KRAVITZ: This is Victor Oladipo's town, and it needs to be his town his entire career

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Bob Kravitz

Don't change, Victor.

For the love of all things holy, don't go Hollywood on us, don't start casting longing glances toward bigger markets when your mega-payday comes a few years from now, don't look in the mirror and start seeing yourself as way too big for this small market. You know, the way…oh, shoot, I won't mention his name because he's long gone and forgotten.

What I'm saying is this: Be Reggie Miller. Be an Indiana lifer. Sink your claws into this wonderful market and help bring the Pacers their first-ever NBA title. Do it the hard way, the same way you did it this past summer when you transformed your body and turned into the player we all thought you could be. Don't be a basketball mercenary, a hired gun going from super-team to super-team in search of a championship ring.

Maybe it never happens here in Indiana, a market where ownership is ill-equipped to pay the luxury tax, a market that has a difficult time drawing marquee free agents. But there is great nobility in trying. Already, you have your pitch ready for any free agents who might be thinking about joining this fun, young team on the rise:

"The biggest thing I would tell guys who might ask is, we've created a different type of culture here,'' you said Wednesday. "Positive, it's positive. And I think that's unique because it's not like that in every organization…If they want to be part of something bigger than themselves, come to Indiana.''

Whatever happens these next few days as free agency beckons, the Pacers know this much: They have their star, their centerpiece. And it all began as you sat in the locker room, all alone with only your thoughts, the night your old team, Oklahoma City, got beat by the Houston Rockets in five playoff games two seasons ago. After four years in the league, three in Orlando and one in Oklahoma City, your career was at a crossroads.

What was it you told the media Wednesday?

"Y'all should go look at those numbers.''

So we did. You averaged 10.8 points per game and 5.6 rebounds per game in that series, making just 21-of 61 shots, including 6-of-25 from three.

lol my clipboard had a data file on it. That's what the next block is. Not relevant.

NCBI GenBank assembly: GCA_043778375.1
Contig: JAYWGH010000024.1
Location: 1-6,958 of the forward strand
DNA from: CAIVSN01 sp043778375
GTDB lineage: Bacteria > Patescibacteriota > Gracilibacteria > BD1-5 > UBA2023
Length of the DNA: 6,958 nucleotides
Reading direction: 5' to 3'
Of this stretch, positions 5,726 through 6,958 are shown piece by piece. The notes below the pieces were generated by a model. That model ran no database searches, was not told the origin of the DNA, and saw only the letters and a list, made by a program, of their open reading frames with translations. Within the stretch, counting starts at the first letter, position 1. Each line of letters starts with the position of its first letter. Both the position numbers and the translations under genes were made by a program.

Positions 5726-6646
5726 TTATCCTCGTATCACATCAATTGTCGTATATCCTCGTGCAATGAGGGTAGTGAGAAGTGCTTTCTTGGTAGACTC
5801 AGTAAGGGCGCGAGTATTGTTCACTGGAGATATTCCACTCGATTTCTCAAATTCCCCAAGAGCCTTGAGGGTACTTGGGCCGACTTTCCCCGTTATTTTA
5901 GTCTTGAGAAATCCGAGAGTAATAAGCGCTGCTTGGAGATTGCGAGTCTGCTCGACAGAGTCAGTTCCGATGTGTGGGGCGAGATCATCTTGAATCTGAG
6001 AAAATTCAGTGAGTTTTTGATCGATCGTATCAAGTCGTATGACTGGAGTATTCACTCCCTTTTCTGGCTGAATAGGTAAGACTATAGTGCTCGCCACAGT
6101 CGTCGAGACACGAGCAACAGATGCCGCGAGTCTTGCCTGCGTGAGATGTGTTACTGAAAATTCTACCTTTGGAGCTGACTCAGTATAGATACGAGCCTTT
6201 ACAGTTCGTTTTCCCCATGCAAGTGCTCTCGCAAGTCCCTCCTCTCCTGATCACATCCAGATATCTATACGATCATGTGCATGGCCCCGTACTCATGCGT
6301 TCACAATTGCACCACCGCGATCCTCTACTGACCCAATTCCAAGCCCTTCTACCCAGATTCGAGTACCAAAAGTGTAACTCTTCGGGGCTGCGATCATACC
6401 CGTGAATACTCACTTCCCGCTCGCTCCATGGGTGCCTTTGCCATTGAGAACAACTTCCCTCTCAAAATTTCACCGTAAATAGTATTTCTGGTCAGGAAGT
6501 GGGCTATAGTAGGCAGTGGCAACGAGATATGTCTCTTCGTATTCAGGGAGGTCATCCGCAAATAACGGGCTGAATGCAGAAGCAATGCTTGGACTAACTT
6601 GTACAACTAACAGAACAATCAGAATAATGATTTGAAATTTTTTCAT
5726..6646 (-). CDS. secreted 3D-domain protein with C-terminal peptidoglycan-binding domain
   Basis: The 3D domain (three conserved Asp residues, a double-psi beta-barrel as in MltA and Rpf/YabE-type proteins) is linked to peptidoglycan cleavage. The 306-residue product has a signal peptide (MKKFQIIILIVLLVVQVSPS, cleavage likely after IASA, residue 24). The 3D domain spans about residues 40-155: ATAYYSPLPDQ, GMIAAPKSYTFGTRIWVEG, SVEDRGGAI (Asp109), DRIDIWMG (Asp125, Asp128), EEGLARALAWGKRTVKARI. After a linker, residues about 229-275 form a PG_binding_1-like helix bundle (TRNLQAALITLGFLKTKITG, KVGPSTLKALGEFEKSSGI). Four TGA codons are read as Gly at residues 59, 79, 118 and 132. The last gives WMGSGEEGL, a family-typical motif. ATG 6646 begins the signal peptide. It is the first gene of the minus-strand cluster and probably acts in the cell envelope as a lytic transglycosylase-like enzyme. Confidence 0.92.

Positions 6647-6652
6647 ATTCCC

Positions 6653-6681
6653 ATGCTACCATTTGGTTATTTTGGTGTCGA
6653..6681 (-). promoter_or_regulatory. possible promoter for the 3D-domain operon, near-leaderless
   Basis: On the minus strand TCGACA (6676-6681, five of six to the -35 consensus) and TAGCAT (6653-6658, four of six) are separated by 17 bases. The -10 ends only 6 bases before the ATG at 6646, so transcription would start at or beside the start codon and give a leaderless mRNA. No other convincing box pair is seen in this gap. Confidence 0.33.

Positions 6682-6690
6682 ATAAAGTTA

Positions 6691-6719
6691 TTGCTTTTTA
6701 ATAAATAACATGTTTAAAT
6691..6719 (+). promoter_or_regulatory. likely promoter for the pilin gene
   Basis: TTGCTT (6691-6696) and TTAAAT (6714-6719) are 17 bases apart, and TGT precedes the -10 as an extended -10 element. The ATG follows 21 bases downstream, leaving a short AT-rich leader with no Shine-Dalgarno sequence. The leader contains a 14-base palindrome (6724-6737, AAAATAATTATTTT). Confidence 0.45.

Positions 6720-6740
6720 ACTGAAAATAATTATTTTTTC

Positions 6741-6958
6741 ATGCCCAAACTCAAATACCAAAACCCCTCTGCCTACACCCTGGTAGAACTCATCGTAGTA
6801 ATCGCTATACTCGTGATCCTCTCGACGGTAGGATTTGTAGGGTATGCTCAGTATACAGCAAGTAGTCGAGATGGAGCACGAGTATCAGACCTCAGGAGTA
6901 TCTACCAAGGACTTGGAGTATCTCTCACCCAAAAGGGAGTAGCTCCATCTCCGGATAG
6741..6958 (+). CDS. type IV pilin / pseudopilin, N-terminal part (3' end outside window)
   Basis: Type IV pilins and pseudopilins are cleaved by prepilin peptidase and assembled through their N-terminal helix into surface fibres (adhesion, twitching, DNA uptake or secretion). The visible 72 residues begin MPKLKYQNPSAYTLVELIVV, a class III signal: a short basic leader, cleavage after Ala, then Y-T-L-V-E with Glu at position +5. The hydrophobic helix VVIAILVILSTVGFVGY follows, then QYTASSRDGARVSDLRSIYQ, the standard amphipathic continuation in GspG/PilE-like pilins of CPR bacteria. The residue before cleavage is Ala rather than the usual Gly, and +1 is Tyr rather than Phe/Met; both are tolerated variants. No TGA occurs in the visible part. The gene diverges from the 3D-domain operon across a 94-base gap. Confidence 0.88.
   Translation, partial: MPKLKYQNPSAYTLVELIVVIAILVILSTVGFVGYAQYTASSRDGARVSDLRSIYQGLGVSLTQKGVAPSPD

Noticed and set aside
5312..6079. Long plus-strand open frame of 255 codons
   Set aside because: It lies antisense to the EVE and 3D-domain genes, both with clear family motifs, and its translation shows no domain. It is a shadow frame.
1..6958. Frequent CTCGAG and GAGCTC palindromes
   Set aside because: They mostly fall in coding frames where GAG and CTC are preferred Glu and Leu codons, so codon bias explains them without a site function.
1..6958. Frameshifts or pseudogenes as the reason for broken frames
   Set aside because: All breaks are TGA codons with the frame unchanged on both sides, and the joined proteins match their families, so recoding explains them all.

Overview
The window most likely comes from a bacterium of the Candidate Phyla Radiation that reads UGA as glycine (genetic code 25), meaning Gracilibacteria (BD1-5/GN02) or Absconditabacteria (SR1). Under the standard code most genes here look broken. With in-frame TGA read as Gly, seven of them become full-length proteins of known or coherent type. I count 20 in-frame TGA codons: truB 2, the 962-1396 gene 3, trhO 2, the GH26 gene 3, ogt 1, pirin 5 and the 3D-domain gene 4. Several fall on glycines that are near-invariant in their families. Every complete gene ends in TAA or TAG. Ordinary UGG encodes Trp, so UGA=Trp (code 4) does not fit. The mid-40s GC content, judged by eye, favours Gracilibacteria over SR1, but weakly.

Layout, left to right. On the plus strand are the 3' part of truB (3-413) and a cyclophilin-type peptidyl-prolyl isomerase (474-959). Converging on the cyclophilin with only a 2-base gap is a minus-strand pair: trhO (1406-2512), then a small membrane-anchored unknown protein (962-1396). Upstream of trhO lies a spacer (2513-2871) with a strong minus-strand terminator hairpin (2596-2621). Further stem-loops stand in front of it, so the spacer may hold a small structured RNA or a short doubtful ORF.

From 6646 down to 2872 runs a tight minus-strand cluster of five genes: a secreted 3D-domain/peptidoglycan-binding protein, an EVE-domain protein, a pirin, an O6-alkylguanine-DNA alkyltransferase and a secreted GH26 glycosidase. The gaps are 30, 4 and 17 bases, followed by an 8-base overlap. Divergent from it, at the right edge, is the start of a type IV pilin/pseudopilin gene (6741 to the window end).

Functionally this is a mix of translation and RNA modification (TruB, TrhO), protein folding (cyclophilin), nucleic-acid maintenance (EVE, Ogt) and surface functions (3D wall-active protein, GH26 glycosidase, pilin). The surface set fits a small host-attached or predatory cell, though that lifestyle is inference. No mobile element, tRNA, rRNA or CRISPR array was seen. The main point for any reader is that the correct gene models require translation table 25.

"Awful, terrible, absolutely dreadful,'' you said. "I remember after that series, sitting in the (Houston visitor's) locker room, I was the last one out of there, trying to figure out why. I put in the work, I worked hard, why did it end up like that? That's when I knew I had to wake up and realized I had to change my life, change my mind and invest in myself…Honestly, it saved my career.''

This is what I liked most about your appearance Wednesday at Bankers Life to celebrate the well-deserved and near-unanimous-choice Most Improved Player Award: You weren't thinking only about yourself. You passionately thanked the scores of Pacers employees who showed up to celebrate the award, took lots of group pictures with them. You continually mentioned your teammates, who gave you the "Backbone Award,'' a team award you treasure most, more than any league trophy. And here was the best thing: You hosted a 10-year-old from Danville named Cameron Kirk and his family, invited Cameron, who is fighting leukemia, to share in this special moment.

"People like Cam make me go stronger and harder every day of my life,'' you said. "They put life in perspective. We are all blessed beyond measure, every one of us in here, and Cam has reminded me of that. Cam is going through stuff, but his family is beautiful…and I worry about missed shots? God has a way of putting people in your life who will impact you even when you don't know it, and that's what Cam has done.''

Look, I'm quite sure there will be plenty of drama a couple of years down the line. You have three years remaining on your $21 million-a-year contract and you know, and I know, and the Pacers know you're worth a whole lot more than that. A big payday is coming and again, for everything that is holy, I hope it will be in Indiana and believe it will be in Indiana. The Pacers will pay whatever they need to pay, although after the whole Paul George super-max fiasco, you never know what might happen.

But that's another headache for another time. Let's just enjoy the glorious present right now, and the possibilities at hand for the Pacers. The team's decision to decline Lance Stephenson's option suggests they are ready and willing to dip into the free-agent market, where there are some very intriguing second-level players – like Will Barton and Joe Harris, among others. It's Kevin Pritchard's job now to build around you (and Myles Turner and Sabonis), to get you some long-range shooters who can take the offensive pressure off.

"We're just getting started,'' you said. "We're just scratching the surface of how good we can be.''

Saturday will mark exactly one year since The Trade, which was panned locally and nationally and turned, arguably, into the greatest trade this franchise has ever made.

"I remember it like it was literally yesterday,'' you told the media. "We had just landed and (I was told), `You just got traded to the Pacers.' I was like, `You're lying.' I thought he was joking. Then I turned on my phone and I had 150 text messages. I thought, `Well, it's true.' I remember calling my mother, she was like, `What's going on?' It's the first time I can remember now knowing how to answer one of my mom's questions. It was a shock to me.

"…It was tough that day. But it made me who I am today.''

Vic, continue to invest emotionally in Indiana just the way Indiana has invested in you. And please, puh-leeze, don't change. Ten years from now, I still want to hear that mellifluous voice belting out some old-school R&B. This is your town, and I can't imagine it without you. Like you said, this is just the start.

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